After watching the movie Intersteller I am provoked to ask: where is our wanderlust? (What is that beep, beep, you hear? The 18wheelers backing up to enter the multiple holes in the plot? A critique for another time.) From our inception Humans have felt the need to wander from their abodes. Traveling from here to there was expected, if not out of curiosity, for survival. All of our ancestors, at some point traveled to various destinations for a myriad of reasons.

Much as been written about the early surveyors from Magellan to Lewis and Clark, heading into the unknown, armed only with their curiosity. African American descendants traveled from Africa to the America’s as slaves, bound together for the entire journey suffering through unspeakable hardship. Others fled their home countries to avoid religious persecution. One of my ancestors traveled from Ireland to the United States during the great potato famine of 1845 enduring cramped and disgusting accommodations. The vast new country called the United States brought hope and opportunities to begin again.

Wagon Trains loaded families into a caravan of optimism for a new life and traveled across a barely explored country. These brave men and woman experienced dangers and tragedy few were equipped to handled. Yet, they fought the odds to establish flourishing communities and sacrificed the known to build what are today our cities.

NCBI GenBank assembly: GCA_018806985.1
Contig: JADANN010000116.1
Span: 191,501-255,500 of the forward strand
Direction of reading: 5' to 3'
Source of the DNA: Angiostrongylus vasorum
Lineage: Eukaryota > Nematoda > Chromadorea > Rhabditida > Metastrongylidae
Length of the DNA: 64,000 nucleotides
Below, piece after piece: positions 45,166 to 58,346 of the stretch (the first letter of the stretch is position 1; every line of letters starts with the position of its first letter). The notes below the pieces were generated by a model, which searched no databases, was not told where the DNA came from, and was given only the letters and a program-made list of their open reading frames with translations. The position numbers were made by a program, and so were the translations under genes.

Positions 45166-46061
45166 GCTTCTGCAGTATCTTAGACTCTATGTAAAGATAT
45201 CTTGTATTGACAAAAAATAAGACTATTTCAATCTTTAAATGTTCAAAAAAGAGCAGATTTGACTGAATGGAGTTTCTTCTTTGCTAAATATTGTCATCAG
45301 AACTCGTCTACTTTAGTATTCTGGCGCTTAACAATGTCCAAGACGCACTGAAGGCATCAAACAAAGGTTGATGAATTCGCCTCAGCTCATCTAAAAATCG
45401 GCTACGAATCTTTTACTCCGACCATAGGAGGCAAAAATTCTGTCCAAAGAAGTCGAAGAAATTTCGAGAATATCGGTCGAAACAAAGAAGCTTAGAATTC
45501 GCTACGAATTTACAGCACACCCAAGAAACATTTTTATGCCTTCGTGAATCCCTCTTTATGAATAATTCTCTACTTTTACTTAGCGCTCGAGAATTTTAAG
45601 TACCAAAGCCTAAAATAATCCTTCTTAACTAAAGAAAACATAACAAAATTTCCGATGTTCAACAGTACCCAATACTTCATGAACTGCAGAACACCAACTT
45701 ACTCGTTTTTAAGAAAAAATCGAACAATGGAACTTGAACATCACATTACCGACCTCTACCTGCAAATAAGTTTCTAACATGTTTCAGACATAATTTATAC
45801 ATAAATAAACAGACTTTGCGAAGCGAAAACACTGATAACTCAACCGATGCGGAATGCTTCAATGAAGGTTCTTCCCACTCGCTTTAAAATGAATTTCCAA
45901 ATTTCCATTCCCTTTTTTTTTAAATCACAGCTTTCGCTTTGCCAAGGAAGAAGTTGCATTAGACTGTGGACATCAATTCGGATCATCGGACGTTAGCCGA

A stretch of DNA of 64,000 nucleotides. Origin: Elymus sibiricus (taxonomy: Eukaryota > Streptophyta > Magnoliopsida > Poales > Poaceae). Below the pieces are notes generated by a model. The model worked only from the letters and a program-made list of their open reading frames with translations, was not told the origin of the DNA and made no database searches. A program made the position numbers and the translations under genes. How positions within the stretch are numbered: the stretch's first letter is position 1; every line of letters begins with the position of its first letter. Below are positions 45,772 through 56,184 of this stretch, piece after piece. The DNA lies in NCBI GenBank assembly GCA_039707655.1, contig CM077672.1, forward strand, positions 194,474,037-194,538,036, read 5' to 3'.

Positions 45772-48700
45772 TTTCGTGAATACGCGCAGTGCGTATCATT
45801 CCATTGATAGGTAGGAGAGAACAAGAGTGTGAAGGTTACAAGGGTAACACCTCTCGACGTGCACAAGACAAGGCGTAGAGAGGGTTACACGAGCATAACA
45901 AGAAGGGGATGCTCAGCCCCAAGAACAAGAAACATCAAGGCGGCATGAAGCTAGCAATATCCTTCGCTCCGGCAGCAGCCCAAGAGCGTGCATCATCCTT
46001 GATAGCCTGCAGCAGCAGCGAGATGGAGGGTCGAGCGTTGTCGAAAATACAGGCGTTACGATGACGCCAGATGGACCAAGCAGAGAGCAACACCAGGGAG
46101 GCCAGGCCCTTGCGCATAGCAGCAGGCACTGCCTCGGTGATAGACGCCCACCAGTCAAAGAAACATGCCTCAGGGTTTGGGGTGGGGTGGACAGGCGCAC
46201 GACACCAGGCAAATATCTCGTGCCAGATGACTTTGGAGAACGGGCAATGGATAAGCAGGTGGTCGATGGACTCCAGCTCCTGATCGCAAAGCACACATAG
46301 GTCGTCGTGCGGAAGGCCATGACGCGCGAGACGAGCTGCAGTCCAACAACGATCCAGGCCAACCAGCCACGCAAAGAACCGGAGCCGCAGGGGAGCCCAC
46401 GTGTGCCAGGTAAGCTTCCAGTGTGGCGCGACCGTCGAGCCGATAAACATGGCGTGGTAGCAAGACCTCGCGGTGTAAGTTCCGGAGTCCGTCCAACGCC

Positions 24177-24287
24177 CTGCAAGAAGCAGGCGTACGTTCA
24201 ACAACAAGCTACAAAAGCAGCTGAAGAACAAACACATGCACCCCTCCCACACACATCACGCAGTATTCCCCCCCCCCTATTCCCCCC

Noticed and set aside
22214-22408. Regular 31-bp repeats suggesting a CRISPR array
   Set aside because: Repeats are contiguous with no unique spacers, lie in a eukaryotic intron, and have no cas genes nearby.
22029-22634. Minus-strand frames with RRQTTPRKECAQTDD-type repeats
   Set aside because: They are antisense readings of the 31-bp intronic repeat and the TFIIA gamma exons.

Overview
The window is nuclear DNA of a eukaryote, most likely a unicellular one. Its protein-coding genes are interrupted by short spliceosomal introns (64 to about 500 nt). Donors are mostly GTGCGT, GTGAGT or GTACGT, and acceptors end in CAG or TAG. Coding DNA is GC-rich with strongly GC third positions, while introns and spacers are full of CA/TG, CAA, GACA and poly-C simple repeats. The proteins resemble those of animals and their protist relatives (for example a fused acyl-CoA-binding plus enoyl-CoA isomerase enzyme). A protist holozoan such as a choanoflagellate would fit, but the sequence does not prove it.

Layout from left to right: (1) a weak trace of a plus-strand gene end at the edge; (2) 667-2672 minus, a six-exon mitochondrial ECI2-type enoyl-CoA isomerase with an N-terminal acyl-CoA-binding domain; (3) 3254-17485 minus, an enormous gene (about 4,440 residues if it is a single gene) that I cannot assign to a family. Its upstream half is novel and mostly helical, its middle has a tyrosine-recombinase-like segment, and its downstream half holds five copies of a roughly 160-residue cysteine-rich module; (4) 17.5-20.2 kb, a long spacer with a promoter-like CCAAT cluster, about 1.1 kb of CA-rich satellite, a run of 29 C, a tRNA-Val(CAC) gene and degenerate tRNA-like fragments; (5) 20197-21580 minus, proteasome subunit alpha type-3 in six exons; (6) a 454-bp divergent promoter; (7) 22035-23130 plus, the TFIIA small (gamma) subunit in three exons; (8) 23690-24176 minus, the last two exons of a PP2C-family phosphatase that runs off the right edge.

The need to move is instilled in us. Few of us live where we were born. Yet, I have to ask: will the behavior modifying drugs we force onto our children and ourselves curb that need? I am not writing to debate the pros and cons, as there is absolute proof that some children and adults greatly benefit from prescription intervention. I am just asking: will the generous distribution of drugs squelch the itch to explore?

The beloved children’s books A Wrinkle in Time and the Harry Potter series eschewed conformity. Pop culture icons encourage children to be different.  Are they going to pay for enlightened teachers to home school our children? Our overcrowded public schools will not allow the disruption bored kids bring to the classroom.

Exploration of our own solar system and beyond is necessary for us to learn more about our own planet, what could be in store for our future. Also, to allow those with the itch, the wanderlust, a vehicle to hone their skills, which can only be developed if they are moving towards the unknown.

Or, we could just wait for our population’s pollution to continue its march to thin our atmosphere, inviting the solar winds to devastate our planet. Then, there will be no need for a debate on whether to travel to Mars. Earth will be Mars. Only with Starbucks.